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Grocery Saving Tips

By: Joshua Unseth-- 2010-09-30 7:00 am --

The monthly grocery bill is usually more of an emotional barometer than a reflection of wise planning. If you are hurried and stressed, the monthly bank statement will probably be littered with numerous, small trips to the corner grocery store.

Shoppers who are chronically short on time are shocked to see that the dozen or so hasty trips to the grocery store rack up receipts that are hundreds more than expected. Another breed of disorganized shopper finds that instead of devoting enough resources to groceries, money disappears elsewhere, leaving the family to eat peanut butter and jelly sandwiches and upteen spaghetti dinners. Whether you are trying to reclaim your grocery budget or tame it, the following strategies will put you back in control of your grocery dollars.

  • Set a realistic goal. The first step to staying in budget is setting one in the first place. Determine a reasonable amount of money to spend and stick to it.
  • Plan a menu with the full understanding that you – and not a personal chef who is blessedly free of kid-chauffeuring responsibilities – will be doing the cooking. In other words, create a menu that fits your life, as well as your enthusiasm for cooking.
  • But, learn how to cook anyway. Not only is processed food more expensive, it's loaded with sodium and plenty of other unpronounceable ingredients you don't want to feed your family. There are plenty of simple recipes that taste great.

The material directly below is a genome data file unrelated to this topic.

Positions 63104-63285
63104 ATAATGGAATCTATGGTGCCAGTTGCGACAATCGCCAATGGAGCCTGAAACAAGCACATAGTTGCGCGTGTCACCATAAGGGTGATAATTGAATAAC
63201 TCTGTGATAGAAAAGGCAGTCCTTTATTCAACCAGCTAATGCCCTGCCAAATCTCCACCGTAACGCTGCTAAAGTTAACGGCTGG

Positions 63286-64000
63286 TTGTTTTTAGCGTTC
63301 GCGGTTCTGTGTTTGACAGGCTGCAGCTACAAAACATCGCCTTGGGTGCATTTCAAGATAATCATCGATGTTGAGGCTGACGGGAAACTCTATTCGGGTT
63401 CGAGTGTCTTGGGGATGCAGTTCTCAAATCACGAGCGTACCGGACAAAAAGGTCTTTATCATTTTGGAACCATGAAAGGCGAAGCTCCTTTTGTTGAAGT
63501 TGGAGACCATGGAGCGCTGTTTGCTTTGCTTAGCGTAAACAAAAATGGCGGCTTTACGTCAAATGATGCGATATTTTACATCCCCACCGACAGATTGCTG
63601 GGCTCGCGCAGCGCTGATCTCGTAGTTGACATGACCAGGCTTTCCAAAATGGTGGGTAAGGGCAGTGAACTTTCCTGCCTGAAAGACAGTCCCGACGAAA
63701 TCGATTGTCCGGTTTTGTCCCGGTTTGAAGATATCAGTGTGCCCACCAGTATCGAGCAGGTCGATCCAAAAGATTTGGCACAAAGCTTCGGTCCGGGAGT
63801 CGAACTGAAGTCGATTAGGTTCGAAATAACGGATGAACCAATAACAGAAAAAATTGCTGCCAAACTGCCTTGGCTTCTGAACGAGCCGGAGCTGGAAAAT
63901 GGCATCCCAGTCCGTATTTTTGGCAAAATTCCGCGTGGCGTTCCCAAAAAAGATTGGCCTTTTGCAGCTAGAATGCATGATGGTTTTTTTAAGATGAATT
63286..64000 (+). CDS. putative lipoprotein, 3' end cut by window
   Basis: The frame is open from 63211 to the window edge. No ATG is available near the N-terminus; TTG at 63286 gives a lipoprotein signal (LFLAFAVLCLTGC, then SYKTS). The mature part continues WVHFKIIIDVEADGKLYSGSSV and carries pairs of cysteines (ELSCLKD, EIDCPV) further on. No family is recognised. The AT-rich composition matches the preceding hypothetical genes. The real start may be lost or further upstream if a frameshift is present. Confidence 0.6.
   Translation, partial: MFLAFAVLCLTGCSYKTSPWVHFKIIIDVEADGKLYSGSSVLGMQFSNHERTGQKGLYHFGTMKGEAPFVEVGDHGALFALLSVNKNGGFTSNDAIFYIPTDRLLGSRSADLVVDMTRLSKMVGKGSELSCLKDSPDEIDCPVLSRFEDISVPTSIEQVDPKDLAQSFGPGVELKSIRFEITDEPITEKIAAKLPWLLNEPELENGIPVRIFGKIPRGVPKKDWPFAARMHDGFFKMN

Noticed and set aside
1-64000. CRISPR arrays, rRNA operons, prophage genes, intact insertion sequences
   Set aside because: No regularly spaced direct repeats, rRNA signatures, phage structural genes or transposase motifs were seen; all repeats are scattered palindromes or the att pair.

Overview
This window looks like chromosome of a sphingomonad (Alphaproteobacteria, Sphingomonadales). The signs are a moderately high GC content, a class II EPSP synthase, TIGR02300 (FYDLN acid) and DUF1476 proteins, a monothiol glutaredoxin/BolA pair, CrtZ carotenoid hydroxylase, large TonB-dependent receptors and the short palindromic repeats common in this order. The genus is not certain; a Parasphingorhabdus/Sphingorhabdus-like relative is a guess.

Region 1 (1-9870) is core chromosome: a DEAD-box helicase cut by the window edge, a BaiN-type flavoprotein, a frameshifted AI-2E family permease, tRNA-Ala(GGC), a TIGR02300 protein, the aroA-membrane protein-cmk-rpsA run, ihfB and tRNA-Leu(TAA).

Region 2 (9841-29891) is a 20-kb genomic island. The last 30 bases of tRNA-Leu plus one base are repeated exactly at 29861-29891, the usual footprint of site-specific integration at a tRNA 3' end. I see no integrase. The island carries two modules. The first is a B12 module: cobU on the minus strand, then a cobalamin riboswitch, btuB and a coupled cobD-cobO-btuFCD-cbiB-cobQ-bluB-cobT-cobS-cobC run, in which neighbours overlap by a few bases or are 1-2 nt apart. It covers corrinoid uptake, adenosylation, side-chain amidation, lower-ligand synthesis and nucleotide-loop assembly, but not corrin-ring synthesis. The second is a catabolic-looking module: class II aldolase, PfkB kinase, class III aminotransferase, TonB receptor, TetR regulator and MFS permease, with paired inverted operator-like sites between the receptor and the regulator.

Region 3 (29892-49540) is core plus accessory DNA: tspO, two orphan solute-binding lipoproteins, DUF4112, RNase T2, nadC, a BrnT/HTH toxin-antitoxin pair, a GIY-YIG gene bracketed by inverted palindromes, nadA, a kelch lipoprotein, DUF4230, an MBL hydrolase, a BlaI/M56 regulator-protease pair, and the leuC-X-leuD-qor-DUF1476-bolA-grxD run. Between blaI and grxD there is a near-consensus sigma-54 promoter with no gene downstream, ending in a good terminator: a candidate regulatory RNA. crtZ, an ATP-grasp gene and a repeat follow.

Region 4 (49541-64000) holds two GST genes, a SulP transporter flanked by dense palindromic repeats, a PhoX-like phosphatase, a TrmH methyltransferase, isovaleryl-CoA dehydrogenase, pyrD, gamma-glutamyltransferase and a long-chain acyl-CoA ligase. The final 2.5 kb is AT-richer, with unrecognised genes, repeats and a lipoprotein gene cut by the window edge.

• Make a list of these meals and have the ingredients on hand.
  • Stop throwing away leftovers. Most leftovers can be frozen or reinvented in another recipe. An alternative is to reduce the amount you cook in the first place.
  • Use fresh ingredients first. Vegetables are especially versatile, and just because the recipe calls for frozen corn, doesn't mean you can't find a way to work in the celery in the fridge instead. Get creative. Instead of milk in the macaroni and cheese, use the last spoonful of sour cream.
  • Identify the items you can't go without yet seem to always run out of. Determine how much of these items you need for one week. Then, determine the place that sells these for the best price. If the place across town sells milk 40 cents cheaper than the corner store, buy enough gallons and freeze the extras (remember to pour a small amount from each gallon before freezing.)
  • Plan enough time for grocery shopping each week. You may have to go on a different day each week, but set aside a couple of hours so that you can shop without feeling rushed.